e) "What about the politics? She thought this film might be a protest against socialist realism... what was this murky film, this strange dark draggy set of images if not a statement of outrage and independence?"
f) "Do we have to stay for the rest of it?" "I want to see what happens." "What could happen?"
g) "The camp elements of the program... now tended to resemble sneak attacks on the dominant culture."
h) "All Eisenstein wants you to see, in the end, are the contradictions of being."

This is transparently about the novel, *Underworld*. There is no plot, it is an ordeal, it is boring, it is remote and fragmentary, you do kind of want to know if/when it will reveal itself or something will happen, it could easily be nothing more than a statement about the supposed 'contradictions of being'. And you can, if you like, read all of that as a giant protest against realism.

So, given that our author is aware of the book's flaws (you can protest against realism and be entertaining, by the way),how can we justify its existence? In its intellectual content? That content is ambiguous, in a good way: DeLillo asks us to consider the relationship between nostalgia (for, e.g., baseball) and history (i.e., things that will matter to mentally sound people who didn't live through them). It would be nice to think that this book treats reverence for baseball and various other, even more cheesy, mass cultural ways of extracting money from people ironically: of course it's fun to go watch baseball, but it's not particularly important.

I fear, however, there is no irony, and that Underworld is just a depressing, postmodern affirmation of 'everyday life,' that looks back with longing (somewhat paradoxically, given the aforementioned pomoness) to the Cold War, back when the Giants and Dodgers were still New York teams. I fear that Underworld's main point is to show how Capital-H History disposes of all the glorious little knick-knacks we nostalgize about, like, say, baseballs, and how we have to hang onto them and make sure we get to stay individuals and live authentically even though The Man doesn't want us to. Consider that the most memorable scene in the book, according to the internet I read, is when the priest tells Nick 'Boring' Shay that he's tired of educating teenagers in "abstract ideas" and would be better off educating them as to the names of particular concrete things like, e.g., the names of shoe-parts, which he then proceeds to name for a few pages. How poetic it is that he knows what to call the cuff, counter and vamp. What a lesson in "the depth and reach of the commonplace".

If a book is going to argue for the depth and reach and importance of the quotidian, and eschew any attempt to connect its various chunks, those chunks had better be glorious. That is not the case here. I just don't care about the moments that DeLillo chooses not to connect to each other.

Now, of course, that wouldn't matter too much if the writing was good, but, as other reviewers have cataloged, it is not. Who let the following phrase slop into existence? Because it couldn't have been Don DeLillo: "Matt drove west, deeper into the white parts of the map, where he would try to find a clue to his future." I'd love to say I've made it look worse, but the preceding clause involves the phrase 'soft dawn.'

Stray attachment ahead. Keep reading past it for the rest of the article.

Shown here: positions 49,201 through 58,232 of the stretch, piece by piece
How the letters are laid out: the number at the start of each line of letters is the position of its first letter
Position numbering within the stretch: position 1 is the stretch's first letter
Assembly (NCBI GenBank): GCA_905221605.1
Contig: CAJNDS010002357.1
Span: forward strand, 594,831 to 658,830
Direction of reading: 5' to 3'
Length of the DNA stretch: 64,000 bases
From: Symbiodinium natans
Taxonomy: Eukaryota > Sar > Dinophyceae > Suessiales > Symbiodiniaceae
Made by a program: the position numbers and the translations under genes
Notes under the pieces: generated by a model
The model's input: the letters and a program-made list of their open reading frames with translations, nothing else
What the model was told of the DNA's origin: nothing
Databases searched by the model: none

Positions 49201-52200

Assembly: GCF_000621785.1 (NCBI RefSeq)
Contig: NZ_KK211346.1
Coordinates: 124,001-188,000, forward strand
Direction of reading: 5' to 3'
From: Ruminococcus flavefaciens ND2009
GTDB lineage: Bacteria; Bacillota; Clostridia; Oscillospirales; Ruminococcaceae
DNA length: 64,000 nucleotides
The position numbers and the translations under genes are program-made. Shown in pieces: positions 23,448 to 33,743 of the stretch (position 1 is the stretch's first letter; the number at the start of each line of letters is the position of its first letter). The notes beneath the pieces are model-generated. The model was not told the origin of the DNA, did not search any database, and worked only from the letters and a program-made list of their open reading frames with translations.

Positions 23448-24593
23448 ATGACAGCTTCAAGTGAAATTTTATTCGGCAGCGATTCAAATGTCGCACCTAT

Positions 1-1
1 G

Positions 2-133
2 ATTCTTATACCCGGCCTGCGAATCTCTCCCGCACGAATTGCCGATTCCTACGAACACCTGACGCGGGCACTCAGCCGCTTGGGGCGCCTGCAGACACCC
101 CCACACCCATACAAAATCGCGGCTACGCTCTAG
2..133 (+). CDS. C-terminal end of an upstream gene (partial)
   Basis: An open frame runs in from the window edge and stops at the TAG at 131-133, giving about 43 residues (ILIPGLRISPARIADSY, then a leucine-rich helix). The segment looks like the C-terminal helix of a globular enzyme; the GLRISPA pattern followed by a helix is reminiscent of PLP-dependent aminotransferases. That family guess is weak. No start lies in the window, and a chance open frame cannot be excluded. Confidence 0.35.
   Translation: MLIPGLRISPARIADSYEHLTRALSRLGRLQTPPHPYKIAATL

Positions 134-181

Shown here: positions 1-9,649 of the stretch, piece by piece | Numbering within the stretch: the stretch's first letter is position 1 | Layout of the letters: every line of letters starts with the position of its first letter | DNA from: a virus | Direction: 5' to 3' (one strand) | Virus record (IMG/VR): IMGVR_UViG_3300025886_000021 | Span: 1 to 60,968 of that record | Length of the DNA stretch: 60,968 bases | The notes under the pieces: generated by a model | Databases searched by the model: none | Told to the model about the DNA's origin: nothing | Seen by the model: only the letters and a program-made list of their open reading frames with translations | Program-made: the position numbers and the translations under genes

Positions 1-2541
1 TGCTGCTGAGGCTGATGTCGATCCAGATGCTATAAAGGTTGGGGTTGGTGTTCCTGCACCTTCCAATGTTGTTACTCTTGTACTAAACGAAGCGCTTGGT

Underworld is not funny, as some DeLillo books are. It is not as well written as many of them are. It is not intellectually interesting as a couple of them are. It neither asks, nor answers, important questions, as DeLillo is capable of doing. It is, however, long; it is ambitious; and it was published before everything in the U.S.A. went to poop thanks to financial speculation, war and incompetence. So people call it a Great American Novel, and pine for the time before Osama, Bush and the Great Recession, just like they pine for the good ol' days in the ballpark.

It is the Henriade of a very talented man, not his Candide. ( )
  stillatim | Oct 23, 2020 |
Showing 1-5 of 67 (next | show all)
'"Underworld" is a victim of its own ambition: by trying to cover such a wide range of characters and situations, DeLillo loses track of some of them' ... 'Despite its faults DeLillo has created an ambitious and powerful novel...'
added by GYKM | editSpike Magazine, Gary Marshall (Dec 1, 1998)
 
This "is his best novel and perhaps that most elusive of creatures, a great American novel."
 

» Add other authors (14 possible)

Author nameRoleType of authorWork?Status
DeLillo, DonAuthorprimary authorall editionsconfirmed
Mikulášková, LucieTranslatorsecondary authorsome editionsconfirmed
Reinharez, IsabelleCollaboratrice à la traduction françaisesecondary authorsome editionsconfirmed
Véron, MarianneTranslatorsecondary authorsome editionsconfirmed
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Epigraph
Dedication
To the memory of my mother and father.
First words
He speaks in your voice, American, and there's a shine in his eye that's halfway hopeful.
Parla la tua lingua, l'americano, e c'è una luce nel suo sguardo che è una mezza speranza.
Quotations
"How is it we did so much laughing? How is it people came over with their empty pockets and bad backs and not so good marriages and twenty minutes later we're all laughing?"
"Sometimes faith needs a sign. There are times when you want to stop working at faith and just be washed in a blowing wind that tells you everything."
Tutto è collegato, alla fine.
Il ciberspazio è una cosa dentro il mondo, o il contrario? Quale contiene quale e come si può esserne sicuri?
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(Click to show. Warning: May contain spoilers.)
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Information from the French Common Knowledge. Edit to localize it to your language.
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A 1950s teenage hood from New York is transformed by the Jesuits into a respectable man, managing hazardous waste. A portrait of the decade from the viewpoint of the garbage industry.